Street art as a form of mediation

He aspires to transform the city's streets to create dialogue and interaction between the environment and our experience of it.

Joburg-based street artist r1 uses chevron signs, wooden pallets and compact discs to create his projects, which he refers to as interventions. The artist credits his fine art background for his creative development. 

His latest work uses one of the most popular objects that can be found on South African roads: chevron signs. He drilled holes into the plates for an installation which transforms the road signs into a type of mosaic patterning. The piece gets a different effect at night when the nighttime traffic lights collide with it.

r1's latest street art made up of 180 multi-colored chevron signs, 500 reflective vinyl stencils, 400 drilled holes installed onto a wall 11 X 6 meters.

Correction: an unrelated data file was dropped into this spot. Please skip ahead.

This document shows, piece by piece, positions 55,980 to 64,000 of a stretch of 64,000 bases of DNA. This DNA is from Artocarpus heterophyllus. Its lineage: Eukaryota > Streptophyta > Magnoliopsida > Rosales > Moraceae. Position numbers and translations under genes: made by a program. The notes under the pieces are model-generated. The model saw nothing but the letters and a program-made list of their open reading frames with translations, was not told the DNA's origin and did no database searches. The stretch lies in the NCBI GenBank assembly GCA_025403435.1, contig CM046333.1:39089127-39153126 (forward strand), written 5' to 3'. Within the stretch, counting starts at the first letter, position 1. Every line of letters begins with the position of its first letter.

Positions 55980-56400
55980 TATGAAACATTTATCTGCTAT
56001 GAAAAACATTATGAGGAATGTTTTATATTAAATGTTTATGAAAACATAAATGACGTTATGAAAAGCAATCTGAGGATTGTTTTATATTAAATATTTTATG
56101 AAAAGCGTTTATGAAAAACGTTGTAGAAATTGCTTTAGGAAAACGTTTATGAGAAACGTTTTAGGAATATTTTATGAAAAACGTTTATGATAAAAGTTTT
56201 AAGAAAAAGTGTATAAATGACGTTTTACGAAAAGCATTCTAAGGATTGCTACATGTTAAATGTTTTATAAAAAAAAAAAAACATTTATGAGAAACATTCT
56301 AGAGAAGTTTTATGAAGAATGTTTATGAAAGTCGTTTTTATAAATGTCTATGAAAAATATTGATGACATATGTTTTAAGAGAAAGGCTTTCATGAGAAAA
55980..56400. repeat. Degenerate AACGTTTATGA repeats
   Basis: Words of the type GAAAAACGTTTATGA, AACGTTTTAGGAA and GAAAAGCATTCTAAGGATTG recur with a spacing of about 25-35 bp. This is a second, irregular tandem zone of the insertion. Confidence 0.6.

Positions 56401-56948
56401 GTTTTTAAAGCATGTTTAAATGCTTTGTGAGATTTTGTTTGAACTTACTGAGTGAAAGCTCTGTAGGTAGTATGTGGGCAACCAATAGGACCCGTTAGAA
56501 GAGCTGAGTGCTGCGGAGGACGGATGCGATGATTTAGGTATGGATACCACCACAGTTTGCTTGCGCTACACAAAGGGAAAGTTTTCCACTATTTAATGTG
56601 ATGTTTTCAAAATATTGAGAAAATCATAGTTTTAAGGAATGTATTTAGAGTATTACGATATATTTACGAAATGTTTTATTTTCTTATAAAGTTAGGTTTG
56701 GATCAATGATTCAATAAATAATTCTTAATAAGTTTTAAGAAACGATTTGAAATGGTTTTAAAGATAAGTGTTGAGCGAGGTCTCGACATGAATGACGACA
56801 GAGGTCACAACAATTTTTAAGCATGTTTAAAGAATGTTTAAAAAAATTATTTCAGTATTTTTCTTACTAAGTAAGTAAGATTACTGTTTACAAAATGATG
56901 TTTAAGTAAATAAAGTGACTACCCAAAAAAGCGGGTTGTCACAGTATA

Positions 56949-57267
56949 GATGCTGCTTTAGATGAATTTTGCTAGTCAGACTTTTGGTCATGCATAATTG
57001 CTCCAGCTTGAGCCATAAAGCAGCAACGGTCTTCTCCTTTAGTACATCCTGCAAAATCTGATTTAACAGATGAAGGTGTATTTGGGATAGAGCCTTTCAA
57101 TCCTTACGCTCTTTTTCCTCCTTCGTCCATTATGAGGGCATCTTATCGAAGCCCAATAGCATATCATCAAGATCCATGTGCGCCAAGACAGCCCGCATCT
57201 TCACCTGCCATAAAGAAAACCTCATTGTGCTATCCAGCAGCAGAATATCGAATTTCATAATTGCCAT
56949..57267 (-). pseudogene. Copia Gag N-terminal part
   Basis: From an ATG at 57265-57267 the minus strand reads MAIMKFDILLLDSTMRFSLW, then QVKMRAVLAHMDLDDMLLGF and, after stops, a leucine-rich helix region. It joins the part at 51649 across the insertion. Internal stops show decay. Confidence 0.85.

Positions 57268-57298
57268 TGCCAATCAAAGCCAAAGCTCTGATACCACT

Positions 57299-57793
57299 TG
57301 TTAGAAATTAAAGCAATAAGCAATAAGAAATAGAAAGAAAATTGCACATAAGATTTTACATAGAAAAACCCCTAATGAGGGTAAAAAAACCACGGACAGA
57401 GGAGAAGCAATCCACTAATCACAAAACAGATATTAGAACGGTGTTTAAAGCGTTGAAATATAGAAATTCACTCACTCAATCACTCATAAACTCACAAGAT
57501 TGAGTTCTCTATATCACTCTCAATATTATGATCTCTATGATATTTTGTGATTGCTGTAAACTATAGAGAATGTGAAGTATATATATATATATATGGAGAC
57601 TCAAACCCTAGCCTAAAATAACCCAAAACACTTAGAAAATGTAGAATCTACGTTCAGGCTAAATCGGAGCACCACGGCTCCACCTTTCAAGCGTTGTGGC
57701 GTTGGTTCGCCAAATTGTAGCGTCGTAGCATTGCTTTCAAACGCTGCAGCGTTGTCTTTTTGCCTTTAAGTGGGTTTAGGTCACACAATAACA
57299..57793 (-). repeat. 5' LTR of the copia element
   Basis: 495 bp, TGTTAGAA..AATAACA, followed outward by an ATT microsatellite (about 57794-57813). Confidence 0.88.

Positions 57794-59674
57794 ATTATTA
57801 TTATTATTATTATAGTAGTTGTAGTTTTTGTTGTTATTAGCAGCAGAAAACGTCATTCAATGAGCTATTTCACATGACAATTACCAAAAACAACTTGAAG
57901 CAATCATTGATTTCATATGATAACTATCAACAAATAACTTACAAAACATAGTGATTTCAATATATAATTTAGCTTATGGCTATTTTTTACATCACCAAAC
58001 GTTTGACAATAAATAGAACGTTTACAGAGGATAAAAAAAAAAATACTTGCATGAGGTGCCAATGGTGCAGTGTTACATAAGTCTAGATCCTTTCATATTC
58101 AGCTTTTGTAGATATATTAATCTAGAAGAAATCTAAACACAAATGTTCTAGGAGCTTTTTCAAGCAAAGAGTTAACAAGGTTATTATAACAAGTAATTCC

Another one of his works in Johannesburg, called Hidden Trophy, is influenced by African craftwork designs usually found in bowls and plates. This 5 x 5-metre work is made up of 100 road signs that were collected in different colour schemes to form one singular mandala. In the blue outline of the colorful circular installation is the image of a wildebeest. The wildebeest was used to symbolise migrating people to the city in the hopes of bettering their lives. When cars drive past the piece at night, it illuminates.

The Hidden Trophy is influenced by African craftwork designs usually found in bowls and plates. The piece has many hidden messages and angles to it.

In another one of his popular works, Yield, the artist set a street pole into the sidewalk and on the wall behind it, one hundred of the same signs were arranged in different angles. This project was designed to encourage citizens and visitors to the city to engage with one another and give way for each other as well as create activities to transform the city. 

The aim of the project is to use street art to uplift and improve the city’s alleyways.